The UC Davis study also says that filtration “eliminates desirable compounds that affect the aroma of the oil”.
Here is what this recent study, done in Florence, says about the chemical side of this issue: “On the other hand, the volatile fraction was influenced by filtration. Table 2 shows the mean values of some volatile molecules, selected on the basis of the study by Kalua et al. . It has been established [11,12] that the most abundant volatile compound related to the LOX pathway is E-2-hexenal. The content of this molecule, and that of Z-3-=hexenal, is higher in just filtered oils than in unfiltered oils. Over time, these aldehydes significantly decreased in unfiltered oil, whereas they remained constant in filtered oil. As the fruity attribute is closely linked to these molecules , we conclude that filtration enhances this sensory attribute. On the other hand, the alcohols E-2-exenol and hexenal, and the ester E-2-hexenyl acetate were more abundant in cloudy oils. This phenomenon could be explained by the inhibition of enzyme activity of alcohol dehydrogenase and alcohol acetyl transferase due to the removal of water during filtration, which, over time, preserves C6 aldehydes known to be responsible for the “green” aroma . The concentration of ethyl acetate, considered to be a winey marker [38, 42] was consistently higher in unfiltered oils than filtered oils; moreover, it only increased over time in the case of non-filtered oils (1)”.
Another negative point, according UC Davis, is that filtration “decreases positive attributes (fruitiness, bitterness, pungency).”
This statement provides for an interesting discussion that will address the previous point as well. Aside from the chemical data offered by the study in Florence, sensory analysis can be of help in this case, since we’re discussing exactly that. And here is where a some of these studies cited by UC Davis are outdated: the only way to determine if filtered oils fare better or worse than unfiltered ones in terms of organoleptic virtues, is by comparison in panel tasting sessions. Proper filtration and oils of true excellence are a very recent phenomena and literature falls short on this type of study, aside from the study done in Florence (and this one clearly favored filtered oils as storage-time passed by).
Since filtered olive oils of high quality are a rather new thing, it’s no surprise that the European panels in contact with them (the majority in Italy and some in Spain) are the ones abler to more rapidly identify the virtues of these in contrast to the old fashioned characteristics of unfiltered ones. This trend fell onto panels trained primarily for detecting quality (or the absence of it), not just for EVOO certification. These panels would appreciate specific, central key elements in the evaluation of EVOO such as freshness, cleanliness, neatness, structure, durability, and greenness. Since filtration is functional and synergetic to these characteristics, tasters familiarized with these concepts and values can acknowledge the benefits of filtration more easily than tasters who have not been exposed to this approach.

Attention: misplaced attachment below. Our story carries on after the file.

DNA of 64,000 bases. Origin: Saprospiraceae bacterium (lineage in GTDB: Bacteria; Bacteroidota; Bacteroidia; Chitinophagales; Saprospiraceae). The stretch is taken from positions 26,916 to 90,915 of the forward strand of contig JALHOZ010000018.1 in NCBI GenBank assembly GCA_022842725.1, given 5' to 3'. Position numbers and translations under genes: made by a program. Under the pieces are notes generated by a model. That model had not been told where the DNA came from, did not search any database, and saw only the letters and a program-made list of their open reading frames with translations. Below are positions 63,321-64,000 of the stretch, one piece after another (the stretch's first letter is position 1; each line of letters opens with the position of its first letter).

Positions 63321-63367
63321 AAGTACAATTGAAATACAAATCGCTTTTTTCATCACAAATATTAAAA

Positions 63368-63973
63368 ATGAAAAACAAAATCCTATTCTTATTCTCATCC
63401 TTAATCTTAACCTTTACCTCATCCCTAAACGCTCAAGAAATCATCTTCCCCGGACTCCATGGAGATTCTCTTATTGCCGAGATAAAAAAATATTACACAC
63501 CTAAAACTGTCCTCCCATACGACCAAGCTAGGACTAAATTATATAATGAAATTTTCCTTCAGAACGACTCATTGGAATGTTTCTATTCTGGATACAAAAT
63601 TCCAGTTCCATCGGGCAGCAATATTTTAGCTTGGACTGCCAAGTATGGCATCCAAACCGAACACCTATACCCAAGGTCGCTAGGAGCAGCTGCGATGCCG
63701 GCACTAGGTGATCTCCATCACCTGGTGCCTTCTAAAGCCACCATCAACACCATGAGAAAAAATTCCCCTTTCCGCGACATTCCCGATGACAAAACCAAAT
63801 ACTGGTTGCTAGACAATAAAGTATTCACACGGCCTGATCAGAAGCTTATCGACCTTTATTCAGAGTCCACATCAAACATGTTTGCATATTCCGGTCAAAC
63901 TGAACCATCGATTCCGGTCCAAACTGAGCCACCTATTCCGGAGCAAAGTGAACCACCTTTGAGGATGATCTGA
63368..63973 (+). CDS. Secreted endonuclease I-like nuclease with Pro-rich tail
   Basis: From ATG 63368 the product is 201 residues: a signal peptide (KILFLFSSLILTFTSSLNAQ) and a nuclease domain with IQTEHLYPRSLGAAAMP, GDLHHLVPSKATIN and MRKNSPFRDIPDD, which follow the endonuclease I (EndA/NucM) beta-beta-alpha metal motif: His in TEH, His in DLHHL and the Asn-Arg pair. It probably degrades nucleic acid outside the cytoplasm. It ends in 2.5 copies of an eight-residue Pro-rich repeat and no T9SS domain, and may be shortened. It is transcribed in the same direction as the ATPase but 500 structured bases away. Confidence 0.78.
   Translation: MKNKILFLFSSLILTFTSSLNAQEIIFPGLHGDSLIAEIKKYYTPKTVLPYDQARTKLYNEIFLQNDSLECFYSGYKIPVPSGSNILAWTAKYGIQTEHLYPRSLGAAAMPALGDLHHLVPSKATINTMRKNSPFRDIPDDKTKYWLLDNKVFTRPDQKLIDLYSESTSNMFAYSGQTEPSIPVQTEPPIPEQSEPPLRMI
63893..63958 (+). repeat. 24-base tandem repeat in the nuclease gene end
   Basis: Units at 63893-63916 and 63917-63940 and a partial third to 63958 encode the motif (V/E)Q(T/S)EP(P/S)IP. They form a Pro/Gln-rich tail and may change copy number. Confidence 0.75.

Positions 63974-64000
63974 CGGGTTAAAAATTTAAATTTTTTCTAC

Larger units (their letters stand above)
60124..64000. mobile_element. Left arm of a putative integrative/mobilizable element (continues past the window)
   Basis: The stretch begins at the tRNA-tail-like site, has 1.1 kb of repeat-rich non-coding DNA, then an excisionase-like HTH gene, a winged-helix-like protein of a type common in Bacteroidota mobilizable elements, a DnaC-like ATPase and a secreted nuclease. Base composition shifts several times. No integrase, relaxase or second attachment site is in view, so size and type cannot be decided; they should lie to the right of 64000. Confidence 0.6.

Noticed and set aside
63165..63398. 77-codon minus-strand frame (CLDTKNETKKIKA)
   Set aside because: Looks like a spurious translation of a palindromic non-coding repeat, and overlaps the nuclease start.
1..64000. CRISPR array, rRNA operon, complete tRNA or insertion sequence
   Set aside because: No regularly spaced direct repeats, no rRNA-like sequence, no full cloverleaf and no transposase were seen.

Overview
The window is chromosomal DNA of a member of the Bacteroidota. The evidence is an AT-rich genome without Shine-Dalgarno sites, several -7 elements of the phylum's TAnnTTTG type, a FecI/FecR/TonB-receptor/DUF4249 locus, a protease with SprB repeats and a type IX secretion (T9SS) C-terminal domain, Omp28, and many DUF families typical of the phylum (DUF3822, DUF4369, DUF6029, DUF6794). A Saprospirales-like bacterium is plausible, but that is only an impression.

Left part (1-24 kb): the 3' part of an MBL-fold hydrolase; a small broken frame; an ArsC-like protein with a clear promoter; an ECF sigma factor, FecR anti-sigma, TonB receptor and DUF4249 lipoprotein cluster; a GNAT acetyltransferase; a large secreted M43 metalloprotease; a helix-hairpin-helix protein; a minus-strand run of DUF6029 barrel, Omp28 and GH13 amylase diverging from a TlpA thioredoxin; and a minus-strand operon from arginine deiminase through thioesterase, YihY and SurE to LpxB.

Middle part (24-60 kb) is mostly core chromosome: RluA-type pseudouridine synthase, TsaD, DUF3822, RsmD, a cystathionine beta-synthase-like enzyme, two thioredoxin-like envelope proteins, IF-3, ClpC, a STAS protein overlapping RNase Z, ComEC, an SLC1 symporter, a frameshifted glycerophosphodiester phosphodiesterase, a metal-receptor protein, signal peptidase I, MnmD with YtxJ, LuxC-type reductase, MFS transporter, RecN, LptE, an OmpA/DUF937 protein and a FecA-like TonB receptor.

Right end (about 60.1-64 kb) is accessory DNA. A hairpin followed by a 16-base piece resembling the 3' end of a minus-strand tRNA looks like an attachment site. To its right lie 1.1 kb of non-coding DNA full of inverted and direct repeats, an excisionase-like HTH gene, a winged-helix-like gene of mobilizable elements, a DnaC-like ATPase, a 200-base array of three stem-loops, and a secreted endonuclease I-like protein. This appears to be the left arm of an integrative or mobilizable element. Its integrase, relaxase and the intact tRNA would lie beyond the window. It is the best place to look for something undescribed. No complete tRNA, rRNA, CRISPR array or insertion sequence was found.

In California, 98%-99% of the EVOO produced is unfiltered and therefore, local tasters have not had many opportunities to learn how to discriminate one lot from the other. Interestingly enough, the practice of filtration gained serious traction in Italy when blind tasting sessions consistently favored filtered olive oils.
Filtered oils have quite a distinct texture: leaner, cleaner, and crisper than unfiltered ones, because filtration removes non-olive oil matter and thus allows for a neater experience of positive attributes.
Tasters trained to distinguish filtered vs unfiltered become sensitive to the negative sensory aspects of the non-removed vegetable water, while tasters unaware of it tend to compute its presence positively, as a “harmonizing” factor. In reality, what the remnants of vegetable water do is numb flavors while bringing a viscosity that Italians describe as pastosità (doughy-ness).
It’s worth noting that for many years, some tasting schools (associated with areas where mass-marketed olive oil was produced and not much quality olive oil) denied that texture was an element of olive oil tasting. In fact, the “rough” defect is a recent addendum by the IOC to their tasting sheet. This also shows how sensory analysis of EVOO is an evolving discipline which has been changing in recent years, along with newer milling technologies becoming available.